The final two programs of the Boston Symphony’s 2015-2016 season have been tune-ups for their upcoming May tour, but also glances back at works performed earlier. Last week’s Mahler 9 hearkened back, through contrast and comparison, to Shostakovich’s Eighth and Mahler’s own First. Though Dutilleux’s Métaboles will not be part of the tour program, it does complete this season’s celebration of the centennial of the composer’s birth and an association with the orchestra going back to the Munch era.
Métaboles is one of Dutilleux’s most immediately accessible works, a bright, kaleidoscopic, playful theme and variations frolicking around the note E and a brief rhythmic and chordal motif in the woodwinds and which revels unabashedly in its debt to Debussy and Ravel, the two composers closing the program. Divided in five descriptively named movements, Métaboles is played without pause, each part overlapping the other like “roofing tiles” as Dutilleux himself described it. In each movement a motif – rhythmic, melodic, or harmonic – is introduced and undergoes a series of permutations until a new motif forms and slips into the next movement. Specific instruments color each of the five: Incantatoire using the full orchestra with the winds dominant, the strings taking the assignment in Linéaire, the brass in Obsessionnel, the extensive array of percussion in Torpide, with everything coming full circle in the brilliant, rollicking Flamboyant, the whole cycle encompassing two of Dutilleux’s obsessions, metamorphosis and the circularity of time. Clarity and rhythmic vitality along with scrupulous attention to accents and colors allowed each instrumental cohort to shine and the piece as a whole to take wing in a stirring opening to the program.
Kristine Opolais entered in a drape-collared, salmon, mermaid gown to close the first half with two vocal selections: Rachmaninov’s song, Zdes’ khorosho (How fair this spot, orchestrated by Michael Rot), and the Letter Scene from Tchaikovsky's Eugene Onegin. Clocking in at just 22 measures, the Rachmaninov is briefer than a mayfly’s lifespan. Yet it manages to sculpt an arc of rhapsodic revery which Opolais captured in what seemed like one, unbroken breath and capped with a high B taken pianissimo to end the song on a sigh of contentment.
Pushkin compares his 17 year-old Tatyana to a “wild, shy doe”. Tchaikovsky’s music for the Letter Scene capers and vaults accordingly, tracking the whipsawed emotions of his heroine as she endeavors to put into words her love for Onegin. By turns impetuous, hesitant, uncertain, and confident, Tatyana works herself into a frenzy fueled by the dreams and novels which have been her sole and constant companions from her earliest days. Opolais is no stranger to Tatyana. In fact, it was the role which first brought her and Nelsons together. She adeptly shifted gears vocally and dramatically throwing herself headlong into the emotional ebb and flow of Tatyana’s turbulent outpourings. As in the Rachmaninov, calibrated dynamics and word coloring – the use of chest voice on the word ukorom (scorn), for example – grounded her interpretation. The smoky timbre of her voice added an unaccustomed sultry sensuality. Her husband was an ardent accompanist, too often too ardent, however, unnecessarily covering the vocal line.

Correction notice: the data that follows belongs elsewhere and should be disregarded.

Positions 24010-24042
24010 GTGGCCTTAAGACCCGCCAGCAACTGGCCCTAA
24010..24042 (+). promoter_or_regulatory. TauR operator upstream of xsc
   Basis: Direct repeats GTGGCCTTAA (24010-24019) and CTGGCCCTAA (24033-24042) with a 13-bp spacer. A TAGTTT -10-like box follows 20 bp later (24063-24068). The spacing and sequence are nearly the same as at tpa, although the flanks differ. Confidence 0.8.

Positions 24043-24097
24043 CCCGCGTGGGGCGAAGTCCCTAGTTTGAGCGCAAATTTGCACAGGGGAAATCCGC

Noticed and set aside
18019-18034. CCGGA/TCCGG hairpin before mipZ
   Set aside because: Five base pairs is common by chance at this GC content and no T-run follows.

La Mer and La Valse have been in the BSO’s DNA since the days of Pierre Monteux. The orchestra could play them in their sleep, but never does, allowing each new conductor to put his own stamp on them. Nelsons’ La Mer was unhurried and spirited, a trance-like phantasmagoria of shimmering colors and undulations. He ably navigated from dark to light in the first sketch, steered the difficult course of the second with a light touch and playful, dancing lilt, and breasted the chop, swells, and surges of wind and water in the fourth to bring the piece to a sunburst conclusion.
La Valse was etched in acid, sharp, cutting and strident, Ravel performed in the shadow of Nelsons’ and the BSO’s ongoing Shostakovich project. An undercurrent of hysteria inflected the entire poème choregraphique from the ghostly opening thrumming of the double basses, through the growing roll, pitch and yaw of its parody, to its frenzied disintegration and hectic collapse – a danse macabre with an accent on the macabre.
The BSO observes an end-of-season tradition where retiring players and staff take a farewell bow from the podium. This year three people representing nearly 100 years off service took their leave: violists Robert Barnes (49 years) and Kazuko Matsusaka (25 years) and Assistant Librarian John Perkel (18 years).
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